In elementary school when I was first taught the fundamentals of writing, my teacher stressed the importance of the five w’s… who, what, where, when and why. Little did I know then, that these same principles would stay with me for life and as a designer, could and should always be applied to my work. When starting on a new web project we try to begin by applying these questions to the medium that the user will be interacting with (ie. desktop, phone or tablet). To please my writing teacher, we’ll call them the three screens. All three have very different aspect ratios and are used in very different capacities by the average* screen user. It is good practice to design a page layout with the smallest screen in-mind first and scale up from there to ensure all content will display and fit on the small screen in the most legible and user-friendly way possible (think fat thumbs, small buttons).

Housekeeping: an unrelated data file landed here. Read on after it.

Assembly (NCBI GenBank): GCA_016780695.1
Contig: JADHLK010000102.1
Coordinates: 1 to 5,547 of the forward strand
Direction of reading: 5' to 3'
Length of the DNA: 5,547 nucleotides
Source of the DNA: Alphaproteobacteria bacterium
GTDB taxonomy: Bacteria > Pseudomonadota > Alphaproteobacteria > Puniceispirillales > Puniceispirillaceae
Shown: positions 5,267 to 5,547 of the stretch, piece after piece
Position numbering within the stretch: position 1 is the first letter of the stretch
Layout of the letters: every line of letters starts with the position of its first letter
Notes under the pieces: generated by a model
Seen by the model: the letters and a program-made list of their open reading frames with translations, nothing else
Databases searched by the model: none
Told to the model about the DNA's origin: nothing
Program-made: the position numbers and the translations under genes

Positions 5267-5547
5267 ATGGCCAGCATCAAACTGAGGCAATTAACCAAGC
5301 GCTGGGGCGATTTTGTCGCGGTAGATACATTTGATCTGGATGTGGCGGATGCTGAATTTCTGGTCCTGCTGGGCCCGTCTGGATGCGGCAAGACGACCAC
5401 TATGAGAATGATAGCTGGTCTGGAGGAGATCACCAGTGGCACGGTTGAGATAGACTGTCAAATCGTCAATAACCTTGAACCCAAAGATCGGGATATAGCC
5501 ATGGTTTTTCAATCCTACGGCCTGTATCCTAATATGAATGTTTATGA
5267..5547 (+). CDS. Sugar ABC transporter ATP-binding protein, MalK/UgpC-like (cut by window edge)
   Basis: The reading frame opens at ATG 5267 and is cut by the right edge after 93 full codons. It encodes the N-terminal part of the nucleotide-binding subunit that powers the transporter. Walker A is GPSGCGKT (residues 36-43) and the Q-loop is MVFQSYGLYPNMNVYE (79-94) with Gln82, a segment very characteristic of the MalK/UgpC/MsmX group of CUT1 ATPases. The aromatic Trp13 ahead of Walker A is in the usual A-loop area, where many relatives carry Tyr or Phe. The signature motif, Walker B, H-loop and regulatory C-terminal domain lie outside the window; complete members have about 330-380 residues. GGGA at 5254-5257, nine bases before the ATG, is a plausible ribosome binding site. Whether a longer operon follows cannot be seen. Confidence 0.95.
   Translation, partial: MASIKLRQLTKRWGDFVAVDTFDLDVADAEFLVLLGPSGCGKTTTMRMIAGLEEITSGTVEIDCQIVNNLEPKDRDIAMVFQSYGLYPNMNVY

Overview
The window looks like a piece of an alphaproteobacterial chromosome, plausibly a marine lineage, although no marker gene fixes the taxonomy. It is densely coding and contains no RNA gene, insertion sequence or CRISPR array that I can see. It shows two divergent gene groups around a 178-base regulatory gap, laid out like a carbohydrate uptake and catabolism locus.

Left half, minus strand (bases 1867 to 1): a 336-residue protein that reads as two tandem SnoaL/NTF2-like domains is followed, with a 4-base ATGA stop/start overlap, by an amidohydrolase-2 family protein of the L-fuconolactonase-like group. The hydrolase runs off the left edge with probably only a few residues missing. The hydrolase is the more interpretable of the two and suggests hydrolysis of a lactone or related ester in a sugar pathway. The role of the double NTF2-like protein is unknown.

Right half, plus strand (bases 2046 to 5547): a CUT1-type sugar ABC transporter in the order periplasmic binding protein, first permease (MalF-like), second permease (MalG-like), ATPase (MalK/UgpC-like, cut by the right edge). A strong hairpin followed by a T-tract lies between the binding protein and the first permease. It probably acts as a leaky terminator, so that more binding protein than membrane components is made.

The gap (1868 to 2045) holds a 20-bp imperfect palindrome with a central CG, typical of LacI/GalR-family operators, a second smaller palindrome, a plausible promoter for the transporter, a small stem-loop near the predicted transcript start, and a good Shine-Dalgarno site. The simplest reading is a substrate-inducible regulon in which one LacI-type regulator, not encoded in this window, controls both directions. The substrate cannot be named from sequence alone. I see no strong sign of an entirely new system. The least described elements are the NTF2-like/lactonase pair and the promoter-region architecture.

The same practice can also be used when creating brand identities. When designing a logo we pay attention to the relationship between the mark and typography but due to the ever-changing screen size, it is now also just as important to consider how they scale together, whether larger or smaller to ensure the quality of the brand remains. Jeremy Frank, a front-end developer at Viget, writes helpful tips to consider when creating logos that will adapt easily to changing screen-sizes.
You can read his take on responsive logos here.
*No scientific data has been collected, we’re using this term very loosely.